50s: Authentic Post-war Boom Times

Boom times. We’d won the war and destroyed the industrial base of our main would-be competitors. There were jobs everywhere. Good jobs in manufacturing, on assembly lines, were readily available. Eisenhower, a war hero, was president from 1952 through 1960. Tax rates were historically high, upwards of 70%, but not a big political issue because they were progressive so only the truly wealthy paid the high rates. Families moved to the suburbs. Husbands worked and wives kept house. Kids were born. Suburbs exploded.

I turned two in 1950, twelve in 1960.

60s: Peace and Freedom. Rebellion

What seems so important, and so different, about the sixties was the overwhelming sense that we were part of an unprecedented worldwide movement that would actually change the world. We believed it was some kind of a global springtime and rebirth, a new age of peace and love, as firmly as we believed the day would follow the night.

Or so it seemed to me. But then I have to wonder how much of my sense of the 1960s is rooted in the coincidence of my own coming of age at the same time. Do historians give it the same kind of weight? How about people who were already 30 or older in 1960? I’m not sure.

But this was my case: I turned 12 in 1960 just a few days after John F. Kennedy announced he was running for president. I turned 13 three days before John F. Kennedy’s famous ask not what your country can do for you inauguration speech. I turned 16 in 1964, just 57 days after JFK was killed; just 24 days before the Beatles’ first US appearance on the Ed Sullivan Show. I was 18 in 1966 when I left home to live for a few weeks in the Haight Ashbury, the world capital of hippies, during the “Summer of Love” in San Francisco. I turned 20 in 1968, just months before the assassinations of Martin Luther King and Robert F. Kennedy. I was in Paris in June of 1968 during the student riots there. I fell madly in love in 1969, was working double shifts to make enough money to get married when Armstrong walked on the moon, and Woodstock happened on the other side of the country. I fell in love, for good, in 1969. I was engaged in November of 1969 when I watched the first draft lottery — which saved me from the Vietnam war. And married, for good, just a few weeks later.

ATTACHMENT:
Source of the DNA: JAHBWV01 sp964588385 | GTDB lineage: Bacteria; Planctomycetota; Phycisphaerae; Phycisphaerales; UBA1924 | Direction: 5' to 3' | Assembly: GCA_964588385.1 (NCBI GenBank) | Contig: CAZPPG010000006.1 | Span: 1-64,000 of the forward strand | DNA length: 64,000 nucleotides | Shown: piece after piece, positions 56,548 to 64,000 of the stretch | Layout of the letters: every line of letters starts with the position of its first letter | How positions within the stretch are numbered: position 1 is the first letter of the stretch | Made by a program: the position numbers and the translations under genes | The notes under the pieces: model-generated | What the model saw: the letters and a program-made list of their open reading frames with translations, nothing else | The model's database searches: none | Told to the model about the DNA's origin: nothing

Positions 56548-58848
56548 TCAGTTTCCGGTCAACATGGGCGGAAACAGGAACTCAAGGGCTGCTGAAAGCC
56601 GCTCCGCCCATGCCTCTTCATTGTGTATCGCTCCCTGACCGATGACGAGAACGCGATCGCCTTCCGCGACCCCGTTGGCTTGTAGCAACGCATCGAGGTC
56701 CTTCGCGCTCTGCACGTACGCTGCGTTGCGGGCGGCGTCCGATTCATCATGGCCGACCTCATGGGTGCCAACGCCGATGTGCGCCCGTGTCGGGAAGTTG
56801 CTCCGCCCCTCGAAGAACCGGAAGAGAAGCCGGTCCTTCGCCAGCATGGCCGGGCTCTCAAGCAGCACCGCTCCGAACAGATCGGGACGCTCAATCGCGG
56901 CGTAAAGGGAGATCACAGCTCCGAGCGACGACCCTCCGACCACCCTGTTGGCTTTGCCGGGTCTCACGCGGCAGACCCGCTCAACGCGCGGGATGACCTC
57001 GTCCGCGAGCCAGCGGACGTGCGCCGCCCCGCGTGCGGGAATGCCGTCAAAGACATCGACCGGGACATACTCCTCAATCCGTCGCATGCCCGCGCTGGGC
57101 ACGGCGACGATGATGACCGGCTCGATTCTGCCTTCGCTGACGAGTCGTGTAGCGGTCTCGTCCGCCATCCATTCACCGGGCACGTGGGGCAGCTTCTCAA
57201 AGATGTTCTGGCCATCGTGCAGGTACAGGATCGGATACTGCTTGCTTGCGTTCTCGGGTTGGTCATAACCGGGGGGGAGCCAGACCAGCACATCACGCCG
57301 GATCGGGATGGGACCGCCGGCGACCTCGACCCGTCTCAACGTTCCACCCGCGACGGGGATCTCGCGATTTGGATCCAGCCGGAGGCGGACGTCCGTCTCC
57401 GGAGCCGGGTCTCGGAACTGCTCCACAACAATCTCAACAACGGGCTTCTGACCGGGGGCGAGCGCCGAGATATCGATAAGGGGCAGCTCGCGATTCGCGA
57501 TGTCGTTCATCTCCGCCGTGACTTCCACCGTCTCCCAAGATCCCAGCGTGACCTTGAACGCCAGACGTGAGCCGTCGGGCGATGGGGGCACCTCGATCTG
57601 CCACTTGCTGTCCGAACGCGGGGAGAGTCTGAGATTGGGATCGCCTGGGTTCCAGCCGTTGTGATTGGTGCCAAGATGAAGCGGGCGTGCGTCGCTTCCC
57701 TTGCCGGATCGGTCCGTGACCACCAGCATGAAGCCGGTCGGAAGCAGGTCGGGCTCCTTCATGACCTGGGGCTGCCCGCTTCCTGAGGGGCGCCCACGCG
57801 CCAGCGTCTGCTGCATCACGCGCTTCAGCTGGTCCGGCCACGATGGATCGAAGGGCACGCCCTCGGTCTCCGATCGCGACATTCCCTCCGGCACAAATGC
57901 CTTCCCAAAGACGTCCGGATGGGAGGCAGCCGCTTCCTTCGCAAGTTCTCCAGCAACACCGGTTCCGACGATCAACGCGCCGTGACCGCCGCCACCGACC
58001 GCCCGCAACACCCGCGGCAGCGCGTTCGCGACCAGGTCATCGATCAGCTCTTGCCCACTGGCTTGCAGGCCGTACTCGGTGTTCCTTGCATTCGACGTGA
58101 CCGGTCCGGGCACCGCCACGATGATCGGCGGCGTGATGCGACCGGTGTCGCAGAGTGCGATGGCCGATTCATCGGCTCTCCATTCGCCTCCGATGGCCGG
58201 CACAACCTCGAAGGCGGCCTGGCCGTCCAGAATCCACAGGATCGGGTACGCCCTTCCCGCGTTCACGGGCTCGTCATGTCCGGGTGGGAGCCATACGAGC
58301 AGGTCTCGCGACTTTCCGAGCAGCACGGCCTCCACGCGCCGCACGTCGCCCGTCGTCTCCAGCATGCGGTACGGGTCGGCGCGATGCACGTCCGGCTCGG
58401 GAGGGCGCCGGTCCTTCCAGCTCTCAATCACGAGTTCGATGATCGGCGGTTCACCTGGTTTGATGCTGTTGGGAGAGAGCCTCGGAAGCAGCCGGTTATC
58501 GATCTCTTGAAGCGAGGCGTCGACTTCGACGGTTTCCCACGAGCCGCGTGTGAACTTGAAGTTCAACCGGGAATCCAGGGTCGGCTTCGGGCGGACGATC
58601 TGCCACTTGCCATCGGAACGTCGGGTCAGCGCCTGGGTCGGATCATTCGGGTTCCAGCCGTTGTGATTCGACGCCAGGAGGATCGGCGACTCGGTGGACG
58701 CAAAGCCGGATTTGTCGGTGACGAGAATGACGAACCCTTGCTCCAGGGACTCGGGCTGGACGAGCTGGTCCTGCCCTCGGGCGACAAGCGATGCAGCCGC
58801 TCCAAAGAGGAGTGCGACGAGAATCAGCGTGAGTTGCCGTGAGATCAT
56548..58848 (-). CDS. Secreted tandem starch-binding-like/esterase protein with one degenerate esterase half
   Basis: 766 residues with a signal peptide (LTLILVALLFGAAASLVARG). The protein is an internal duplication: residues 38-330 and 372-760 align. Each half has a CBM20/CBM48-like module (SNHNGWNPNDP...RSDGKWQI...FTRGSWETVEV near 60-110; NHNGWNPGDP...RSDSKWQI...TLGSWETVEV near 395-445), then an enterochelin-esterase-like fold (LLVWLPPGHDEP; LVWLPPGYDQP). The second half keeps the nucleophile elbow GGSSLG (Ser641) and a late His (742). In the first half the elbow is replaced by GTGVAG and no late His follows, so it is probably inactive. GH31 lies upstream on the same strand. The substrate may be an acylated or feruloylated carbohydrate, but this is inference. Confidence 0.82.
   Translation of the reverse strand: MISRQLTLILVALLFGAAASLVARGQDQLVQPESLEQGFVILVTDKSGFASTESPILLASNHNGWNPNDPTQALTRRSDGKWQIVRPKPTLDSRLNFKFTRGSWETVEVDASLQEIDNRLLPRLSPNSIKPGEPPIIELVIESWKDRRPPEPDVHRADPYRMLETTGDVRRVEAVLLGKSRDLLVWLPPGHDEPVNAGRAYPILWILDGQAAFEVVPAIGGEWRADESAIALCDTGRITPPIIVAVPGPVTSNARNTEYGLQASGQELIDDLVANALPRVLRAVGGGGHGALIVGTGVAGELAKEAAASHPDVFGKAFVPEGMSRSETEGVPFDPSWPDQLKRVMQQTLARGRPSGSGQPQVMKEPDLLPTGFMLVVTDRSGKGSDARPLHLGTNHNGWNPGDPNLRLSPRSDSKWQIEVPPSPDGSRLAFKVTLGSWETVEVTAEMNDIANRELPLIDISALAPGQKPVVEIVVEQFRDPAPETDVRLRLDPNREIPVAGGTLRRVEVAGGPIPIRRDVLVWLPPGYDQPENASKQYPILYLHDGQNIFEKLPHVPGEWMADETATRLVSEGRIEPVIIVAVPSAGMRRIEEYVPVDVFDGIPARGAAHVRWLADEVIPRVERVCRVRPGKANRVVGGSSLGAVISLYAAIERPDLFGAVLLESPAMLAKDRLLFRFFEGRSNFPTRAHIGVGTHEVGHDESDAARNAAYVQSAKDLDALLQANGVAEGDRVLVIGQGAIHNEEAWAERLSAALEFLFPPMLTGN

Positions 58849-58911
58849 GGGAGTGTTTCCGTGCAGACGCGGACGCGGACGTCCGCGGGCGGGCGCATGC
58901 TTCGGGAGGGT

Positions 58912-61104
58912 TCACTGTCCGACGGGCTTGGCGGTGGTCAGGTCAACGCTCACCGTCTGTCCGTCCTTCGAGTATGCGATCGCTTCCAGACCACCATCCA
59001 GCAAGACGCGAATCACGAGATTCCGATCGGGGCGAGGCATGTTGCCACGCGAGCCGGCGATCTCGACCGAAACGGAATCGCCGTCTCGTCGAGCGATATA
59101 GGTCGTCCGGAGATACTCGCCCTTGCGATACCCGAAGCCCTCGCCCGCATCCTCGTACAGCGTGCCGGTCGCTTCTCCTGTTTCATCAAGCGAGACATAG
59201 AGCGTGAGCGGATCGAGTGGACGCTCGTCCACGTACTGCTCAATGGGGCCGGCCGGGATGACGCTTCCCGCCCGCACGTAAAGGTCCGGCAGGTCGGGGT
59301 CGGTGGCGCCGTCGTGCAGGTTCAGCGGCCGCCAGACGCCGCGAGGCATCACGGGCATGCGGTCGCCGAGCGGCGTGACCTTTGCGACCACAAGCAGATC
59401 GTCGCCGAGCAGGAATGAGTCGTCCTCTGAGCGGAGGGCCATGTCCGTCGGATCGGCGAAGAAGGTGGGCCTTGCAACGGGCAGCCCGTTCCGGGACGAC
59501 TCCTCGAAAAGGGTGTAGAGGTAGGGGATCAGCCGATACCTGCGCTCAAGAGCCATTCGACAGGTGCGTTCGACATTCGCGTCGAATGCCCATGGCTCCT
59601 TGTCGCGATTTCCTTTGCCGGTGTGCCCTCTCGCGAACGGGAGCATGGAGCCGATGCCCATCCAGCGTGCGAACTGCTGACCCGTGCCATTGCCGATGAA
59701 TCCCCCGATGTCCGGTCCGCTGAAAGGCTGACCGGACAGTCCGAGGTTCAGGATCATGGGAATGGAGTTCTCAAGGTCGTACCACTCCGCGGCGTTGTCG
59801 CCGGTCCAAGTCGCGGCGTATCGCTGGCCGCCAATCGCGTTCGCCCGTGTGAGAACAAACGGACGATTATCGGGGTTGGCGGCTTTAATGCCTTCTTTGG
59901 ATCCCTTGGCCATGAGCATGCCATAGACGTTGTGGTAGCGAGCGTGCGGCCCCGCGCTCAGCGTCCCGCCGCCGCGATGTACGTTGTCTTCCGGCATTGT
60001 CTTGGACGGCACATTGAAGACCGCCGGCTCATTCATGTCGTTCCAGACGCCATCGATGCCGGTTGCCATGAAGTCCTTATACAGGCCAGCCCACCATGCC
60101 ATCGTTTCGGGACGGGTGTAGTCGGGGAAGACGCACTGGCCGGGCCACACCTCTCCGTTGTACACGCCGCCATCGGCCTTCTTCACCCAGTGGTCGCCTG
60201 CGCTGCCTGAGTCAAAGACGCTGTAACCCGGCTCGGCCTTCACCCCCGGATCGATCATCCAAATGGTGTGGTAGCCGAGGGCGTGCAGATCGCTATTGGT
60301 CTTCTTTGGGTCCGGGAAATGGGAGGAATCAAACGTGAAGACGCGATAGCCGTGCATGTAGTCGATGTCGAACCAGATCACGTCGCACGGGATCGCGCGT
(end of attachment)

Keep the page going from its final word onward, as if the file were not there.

Joni Mitchell wrote this about Woodstock:

And maybe it’s the time of year
Yes and maybe it’s the time of man
And I don’t know who I am
But life is for learning

We are stardust, we are golden
We are billion year old carbon
And we got to get ourselves back to the garden

Joni Mitchell, Woodstock

But Woodstock was the harvest, not the seeds. That “time of man” feeling, the “we are golden” and “back to the garden” feeling started half a decade earlier. For me and the world.

Bob Dylan released ‘The Times They Are a Changin’ in 1964.

Come Senators, congressmen, please head the call
Don’t stand in the doorway, don’t block up the hall
For he that gets hurt will be he who has stalled
The battle outside ragin

Will soon shake your windows and rattle your walls
For the times they are a changin’

Come mothers and fathers throughout the land
And don’t criticize what you can’t understand
Your sons and your daughters are beyond your command
And your old world is rapidly aging
Please get outta the new one if you can’t lend your hand
For the times they are a changin’

Bob Dylan, the Times They are a Changin’

We were all so gloriously young.